Individuals with anxiety disorders exhibit a ‘vigilance-avoidance’ pattern of attention to threatening stimuli when threatening and neutral stimuli are presented simultaneously, a phenomenon referred to as ‘threat bias’. Modifying threat bias through cognitive retraining during adolescence reduces symptoms of anxiety, and so elucidating neural mechanisms of threat bias during adolescence is of high importance. We explored neural mechanisms by testing whether threat bias in adolescents is associated with generalized or threat-specific differences in the neural processing of faces.
Subjects were categorized into those with (n = 25) and without (n = 27) threat avoidance based on a dot-probe task at average age 12.9 years. Threat avoidance in this cohort has previously been shown to index threat bias. Brain response to individually presented angry and neutral faces was assessed in a separate session using functional magnetic resonance imaging.
Adolescents with threat avoidance exhibited lower activity for both angry and neutral faces relative to controls in several regions in the occipital, parietal, and temporal lobes involved in early visual and facial processing. Results generalized to happy, sad, and fearful faces. Adolescents with a prior history of depression and/or an anxiety disorder had lower activity for all faces in these same regions. A subset of results replicated in an independent dataset.
Threat bias is associated with generalized, rather than threat-specific, differences in the neural processing of faces in adolescents. Findings may aid in the development of novel treatments for anxiety disorders that use attention training to modify threat bias.
Recent media reports have focused on the large increase in antidepressants dispensed in England. We investigated this, focusing on selective serotonin reuptake inhibitors (SSRIs).
To examine the rate of initiation of SSRIs over time and changes over time in the duration of prescribing episodes.
We estimated initiation and duration of SSRI prescribing from 7 025 802 individuals aged over 18 years and registered with a general practice that contributed data to The Health Improvement Network.
Rates of SSRI initiation increased from 1.03 per 100 person-years in 1995 to 2.15 in 2001, but remained stable from then to 2012. The median duration of prescribing episodes increased from 112 to 169 days for episodes starting in 1995 to 2010.
Despite media reports describing an increasing rate of antidepressant prescribing, SSRI initiation rates have stabilised since 2001. However, our results suggest that individuals who take SSRIs are receiving treatment for longer.
Preliminary results are reported for a monitoring program on ω Cen. We search for multi-mode SX Phe stars and changes in pulsation parameters of the cluster variables in order to test models of stellar evolution. With a periodogram for 10,000 light curves, we estimate that ω Cen hosts several hundred SX Phe stars.
The discrepancies between observed and theoretically calculated period ratios of the double mode, classical Cepheids and other groups of Cepheid type variables have played a prominent role in investigations of the important physical characteristics of these stars during the last twenty years. Today, there is growing consensus that the drastic increases in astrophysical opacities proposed by Simon (1982) provide the correct solution of all the period ratio problems (e.g. Petersen, 1989; Iglesias and Rogers, 1992; Moskalik et al., 1991).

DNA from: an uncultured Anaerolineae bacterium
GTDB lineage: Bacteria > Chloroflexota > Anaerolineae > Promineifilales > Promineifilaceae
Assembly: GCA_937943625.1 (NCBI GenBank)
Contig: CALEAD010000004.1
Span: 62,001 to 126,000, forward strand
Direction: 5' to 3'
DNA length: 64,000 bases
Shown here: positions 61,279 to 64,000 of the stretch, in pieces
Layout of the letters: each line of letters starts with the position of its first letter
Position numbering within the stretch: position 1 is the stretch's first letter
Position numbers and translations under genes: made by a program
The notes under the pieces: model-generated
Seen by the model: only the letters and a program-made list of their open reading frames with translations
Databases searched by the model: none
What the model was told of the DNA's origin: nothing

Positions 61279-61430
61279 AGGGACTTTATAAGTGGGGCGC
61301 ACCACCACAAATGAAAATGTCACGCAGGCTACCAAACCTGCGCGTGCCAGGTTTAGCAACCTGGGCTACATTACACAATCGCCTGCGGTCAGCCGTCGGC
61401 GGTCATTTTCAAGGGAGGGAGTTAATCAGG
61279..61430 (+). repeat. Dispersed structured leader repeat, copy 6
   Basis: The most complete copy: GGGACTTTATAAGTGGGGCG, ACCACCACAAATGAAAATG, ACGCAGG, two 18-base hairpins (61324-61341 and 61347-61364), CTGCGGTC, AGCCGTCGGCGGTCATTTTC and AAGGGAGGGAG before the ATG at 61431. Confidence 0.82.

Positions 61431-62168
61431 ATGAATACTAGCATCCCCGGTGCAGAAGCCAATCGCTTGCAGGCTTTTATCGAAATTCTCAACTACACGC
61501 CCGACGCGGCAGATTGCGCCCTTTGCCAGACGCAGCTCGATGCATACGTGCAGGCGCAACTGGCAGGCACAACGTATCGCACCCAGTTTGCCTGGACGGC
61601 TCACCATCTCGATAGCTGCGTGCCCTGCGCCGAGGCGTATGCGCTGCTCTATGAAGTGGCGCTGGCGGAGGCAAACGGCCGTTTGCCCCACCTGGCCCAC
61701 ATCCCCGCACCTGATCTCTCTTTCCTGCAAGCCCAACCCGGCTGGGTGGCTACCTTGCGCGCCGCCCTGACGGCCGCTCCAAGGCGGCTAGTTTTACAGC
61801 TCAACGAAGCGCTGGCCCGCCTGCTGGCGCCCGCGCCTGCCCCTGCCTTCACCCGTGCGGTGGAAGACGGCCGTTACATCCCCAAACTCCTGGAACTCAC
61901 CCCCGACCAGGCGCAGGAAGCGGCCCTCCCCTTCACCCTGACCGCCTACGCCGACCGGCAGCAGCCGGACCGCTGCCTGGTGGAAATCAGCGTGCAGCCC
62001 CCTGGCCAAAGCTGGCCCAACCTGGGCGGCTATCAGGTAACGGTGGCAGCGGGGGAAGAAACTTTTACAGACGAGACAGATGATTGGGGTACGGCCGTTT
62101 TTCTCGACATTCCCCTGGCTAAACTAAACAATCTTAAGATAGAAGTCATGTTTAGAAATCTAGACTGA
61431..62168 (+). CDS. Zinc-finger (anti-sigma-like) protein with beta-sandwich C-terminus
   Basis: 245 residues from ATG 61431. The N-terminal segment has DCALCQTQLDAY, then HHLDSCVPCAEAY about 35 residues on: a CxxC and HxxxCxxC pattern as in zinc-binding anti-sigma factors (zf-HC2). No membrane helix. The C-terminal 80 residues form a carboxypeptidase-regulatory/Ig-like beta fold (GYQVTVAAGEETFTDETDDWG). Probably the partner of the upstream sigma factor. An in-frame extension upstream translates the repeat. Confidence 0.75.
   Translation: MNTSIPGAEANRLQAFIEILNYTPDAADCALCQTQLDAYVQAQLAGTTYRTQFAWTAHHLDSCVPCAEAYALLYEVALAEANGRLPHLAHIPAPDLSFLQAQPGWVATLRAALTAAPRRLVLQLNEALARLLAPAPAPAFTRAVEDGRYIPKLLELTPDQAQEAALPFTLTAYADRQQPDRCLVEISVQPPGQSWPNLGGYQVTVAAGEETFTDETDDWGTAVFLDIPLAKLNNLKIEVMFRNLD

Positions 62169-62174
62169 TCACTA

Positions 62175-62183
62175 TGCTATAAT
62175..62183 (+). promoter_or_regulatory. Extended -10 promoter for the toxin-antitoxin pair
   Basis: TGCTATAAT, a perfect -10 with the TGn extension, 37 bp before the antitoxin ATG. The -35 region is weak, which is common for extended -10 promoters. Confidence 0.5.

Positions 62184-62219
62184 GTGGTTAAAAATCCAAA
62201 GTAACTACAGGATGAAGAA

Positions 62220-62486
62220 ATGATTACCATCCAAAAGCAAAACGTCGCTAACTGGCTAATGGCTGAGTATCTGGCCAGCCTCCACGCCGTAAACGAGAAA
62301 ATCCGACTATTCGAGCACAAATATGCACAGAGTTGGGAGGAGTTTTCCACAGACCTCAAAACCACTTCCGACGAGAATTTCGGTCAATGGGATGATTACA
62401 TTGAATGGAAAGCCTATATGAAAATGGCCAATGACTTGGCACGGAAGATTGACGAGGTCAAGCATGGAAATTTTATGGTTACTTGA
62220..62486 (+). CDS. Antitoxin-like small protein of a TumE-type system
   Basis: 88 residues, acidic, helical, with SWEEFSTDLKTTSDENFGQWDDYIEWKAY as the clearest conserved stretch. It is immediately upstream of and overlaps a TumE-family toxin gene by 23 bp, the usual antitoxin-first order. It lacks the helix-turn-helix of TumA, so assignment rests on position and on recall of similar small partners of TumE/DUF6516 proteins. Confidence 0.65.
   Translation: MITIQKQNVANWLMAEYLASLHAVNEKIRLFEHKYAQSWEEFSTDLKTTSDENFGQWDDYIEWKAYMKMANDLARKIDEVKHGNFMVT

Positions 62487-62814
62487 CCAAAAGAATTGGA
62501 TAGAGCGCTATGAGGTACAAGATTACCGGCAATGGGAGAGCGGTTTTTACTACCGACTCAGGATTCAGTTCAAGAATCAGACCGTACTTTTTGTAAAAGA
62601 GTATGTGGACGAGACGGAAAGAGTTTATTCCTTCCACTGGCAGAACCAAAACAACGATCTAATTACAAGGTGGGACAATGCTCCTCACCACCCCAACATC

It seems at first strange that the optimal opacity change (see Andreasen, 1988) can produce both the decrease in period ratio for double mode classical Cepheids and the increased period ratio in models of δ Scuti stars. Here we use ĸ-effect-functions (Refsdal and Stabell, 1972) to provide both a detailed description of the effects of opacity changes and an improved and more direct understanding of these effects.
The distribution of the RR Lyrae stars in the globular cluster ω Centauri is studied, using the data published by Martin in 1938. Comparing the accumulated numbers of variables within the angular distance, r, from the centre of the cluster, it is shown that the known RRc variables seem to be less concentrated towards the centre than the RRab stars. 6-10 RRc stars are missing within r = 2–3 arcmin, if the two distributions are actually identical, as expected from evolution models. We conclude that the central region may contain several RRc stars that have not yet been discovered. This could be due to their relatively low amplitude, since it is very difficult to find low-amplitude variables by means of photographic photometry in the crowded, central region of ω Cen with large and varying corrections due to unresolved background light.
UBVRI light curves are obtained for the two halo RR Lyrae variables U Caeli with period 0.420 days (73 observations) and V Caeli with period 0.571 days (42 observations). It is shown that their light curve characteristics are very similar to those of field RR Lyrae stars.
Fourier decompositions are studied for all five magnitudes and the resulting amplitude ratios and phase differences are discussed. The differences in the Fourier decomposition parameters between the five magnitudes are shown to be relatively small. Comparisons of the Fourier decomposition parameters for the two halo RR Lyrae stars with recently published data for field RR Lyrae stars show no systematic differences.
Based on new analyses of light curves of SX Phœnicis variables in globular clusters and on results taken from the literature, an overview of oscillation patterns in this subgroup of δ Scuti variables is given. Belonging to the Blue Straggler stars, they are expected to have a more complicated life history than “normal” δ Scuti stars in the field or in open clusters. The overall picture is that the patterns found in this SX Phe group seem to be similar to the patterns that are well established for standard field δ Set stars.